Technology has become a larger part of the college experience, not only in the classroom, but in the way that course assignments are completed. These various forms of media provide additional resources and creativity for alternative assessment. Developing electronic portfolios, creating video essays/reflections, music videos, or other digital products that require student creativity and engaging with course material is an effective means of using technology to aid in learning outcomes. The language of the learning outcomes do not necessarily have to change, but the criteria can. If large multimedia projects seem overwhelming or unachievable at a scale for your course, offering these as options for extra credit or alternatives to existing assignments is a good trial run for their implementation.

Crafting your own Alternative Assessment

Some of these suggestions may already be in practice or more inherent to your discipline. For others, jumping into these may seem daunting. It is not necessary to attempt to overhaul a course overnight. From these categories, there are endless possibilities for how to incorporate aspects into a single class session, or into a semester long capstone project. To hear from your fellow faculty more in depth on ways they are incorporating Alternative Assessment into their classrooms, view this Seminar for Excellence in Teaching.

  • What can I do next class? Have students write a self-reflection on that day’s syllabu on how it relates to their career path, what aspects of the syllabu they feel they have grasped well, or what areas they feel like they still do not understand well.
  • What can I do next unit? Craft the end of unit assessment to be something other than an exam or essay. Try to holistically assess student learning as they are experiencing it (e.g., have students put together a portfolio—in a journal or online—that has them describe/narrate as they view their complete understanding of that unit.)
  • What can I do next semester? Design each end of unit assessment as a segment that culminates into an end of course capstone project. The final product could combine audio, visual, and/or physical components that reflects products created within this discipline.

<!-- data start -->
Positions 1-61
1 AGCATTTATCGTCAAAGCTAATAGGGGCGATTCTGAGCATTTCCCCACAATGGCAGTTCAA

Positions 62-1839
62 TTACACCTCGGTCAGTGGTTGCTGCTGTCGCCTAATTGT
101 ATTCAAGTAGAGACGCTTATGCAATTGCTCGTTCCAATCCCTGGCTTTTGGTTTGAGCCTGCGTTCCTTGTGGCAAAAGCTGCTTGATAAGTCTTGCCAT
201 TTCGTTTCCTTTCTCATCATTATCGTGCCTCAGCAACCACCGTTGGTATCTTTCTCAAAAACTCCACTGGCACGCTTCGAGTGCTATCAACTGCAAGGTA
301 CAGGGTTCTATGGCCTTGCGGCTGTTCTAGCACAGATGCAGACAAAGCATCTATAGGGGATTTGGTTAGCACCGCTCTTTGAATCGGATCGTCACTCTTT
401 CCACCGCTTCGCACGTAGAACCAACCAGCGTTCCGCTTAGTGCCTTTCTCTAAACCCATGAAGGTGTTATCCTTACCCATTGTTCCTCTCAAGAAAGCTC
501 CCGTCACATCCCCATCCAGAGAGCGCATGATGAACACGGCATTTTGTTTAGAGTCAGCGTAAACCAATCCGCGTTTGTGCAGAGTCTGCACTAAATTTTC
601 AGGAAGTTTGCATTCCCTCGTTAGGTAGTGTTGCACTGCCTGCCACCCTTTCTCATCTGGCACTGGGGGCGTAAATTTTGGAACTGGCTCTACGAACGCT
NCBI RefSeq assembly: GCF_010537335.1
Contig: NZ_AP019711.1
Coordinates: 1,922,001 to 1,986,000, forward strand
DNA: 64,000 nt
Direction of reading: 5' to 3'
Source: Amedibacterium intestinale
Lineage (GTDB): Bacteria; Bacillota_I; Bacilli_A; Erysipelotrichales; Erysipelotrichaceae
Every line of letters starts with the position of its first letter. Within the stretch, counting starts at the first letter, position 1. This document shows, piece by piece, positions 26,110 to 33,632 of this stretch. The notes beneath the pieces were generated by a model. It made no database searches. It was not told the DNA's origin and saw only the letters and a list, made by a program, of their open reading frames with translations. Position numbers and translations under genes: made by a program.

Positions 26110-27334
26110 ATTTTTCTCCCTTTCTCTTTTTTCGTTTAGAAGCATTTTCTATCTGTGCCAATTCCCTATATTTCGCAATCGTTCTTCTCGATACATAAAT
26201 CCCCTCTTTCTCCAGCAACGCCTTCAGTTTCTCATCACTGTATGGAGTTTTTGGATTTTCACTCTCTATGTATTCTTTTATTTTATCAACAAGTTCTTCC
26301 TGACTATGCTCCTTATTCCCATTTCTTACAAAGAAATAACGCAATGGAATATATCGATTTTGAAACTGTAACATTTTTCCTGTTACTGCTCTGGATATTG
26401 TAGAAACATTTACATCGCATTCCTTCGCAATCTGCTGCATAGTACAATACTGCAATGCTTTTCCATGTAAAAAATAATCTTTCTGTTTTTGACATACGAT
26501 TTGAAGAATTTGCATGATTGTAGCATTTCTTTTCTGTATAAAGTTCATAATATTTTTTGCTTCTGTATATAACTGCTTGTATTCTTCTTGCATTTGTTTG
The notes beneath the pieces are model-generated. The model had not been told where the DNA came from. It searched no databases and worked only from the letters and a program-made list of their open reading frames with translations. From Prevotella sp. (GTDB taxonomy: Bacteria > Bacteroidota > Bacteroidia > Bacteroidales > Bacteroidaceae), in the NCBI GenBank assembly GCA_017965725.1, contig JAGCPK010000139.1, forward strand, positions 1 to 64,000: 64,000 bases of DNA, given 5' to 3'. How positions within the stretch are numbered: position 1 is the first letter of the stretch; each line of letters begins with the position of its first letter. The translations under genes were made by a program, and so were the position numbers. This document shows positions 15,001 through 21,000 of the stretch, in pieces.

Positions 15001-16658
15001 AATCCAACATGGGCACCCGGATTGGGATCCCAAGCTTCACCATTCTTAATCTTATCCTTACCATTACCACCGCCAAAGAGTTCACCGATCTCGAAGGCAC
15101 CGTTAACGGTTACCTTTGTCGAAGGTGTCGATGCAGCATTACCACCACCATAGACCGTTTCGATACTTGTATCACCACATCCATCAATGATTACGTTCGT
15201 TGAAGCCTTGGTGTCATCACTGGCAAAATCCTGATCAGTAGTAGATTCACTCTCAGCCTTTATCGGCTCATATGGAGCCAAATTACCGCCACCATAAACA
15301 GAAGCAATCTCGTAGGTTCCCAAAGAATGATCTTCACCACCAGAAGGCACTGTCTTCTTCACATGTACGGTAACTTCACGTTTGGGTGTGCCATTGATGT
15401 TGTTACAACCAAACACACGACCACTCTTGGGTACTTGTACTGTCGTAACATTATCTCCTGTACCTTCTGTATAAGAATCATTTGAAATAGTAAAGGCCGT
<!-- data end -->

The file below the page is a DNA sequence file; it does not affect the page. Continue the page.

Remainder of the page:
• What can I do across semesters? Create a project or experience that builds on itself as more semesters participate in the activity—such that data collected, products created, or ideas generated create a continuous “living” assessment (e.g., literature reviews/meta-analyses that continually build based on new publications and expanding datasets to monitor trends through time).

Below are key characteristics and examples of alternative assessments compared with traditional approaches. While this is not exhaustive, it provides an insight to the ways in which you can begin to transform your own course assignments and assessments.

Figure 1: (Rojas Serrano, 2017)

Challenges and Champions of Alternative Assessment

In a similar frame of mind as formative assessment, alternative assessment seeks to provide a means of assessing student learning in real time, rather than as a snapshot such as in summative assessment. Alternative Assessment is less focused on grades and more focused on student process and thinking, allowing instructors to more clearly into the minds of their students and their learning. Other objectives you may be aiming for (including Universal Design for Learning and compassionate teaching) can be incorporated, if not enhanced, by employing alternative assessment. This has distinct advantages and challenges in the way it is realized in the classroom (Stasio et al., 2019). While these are important considerations, they are meant to provide context and mindful considerations as you explore these alternatives.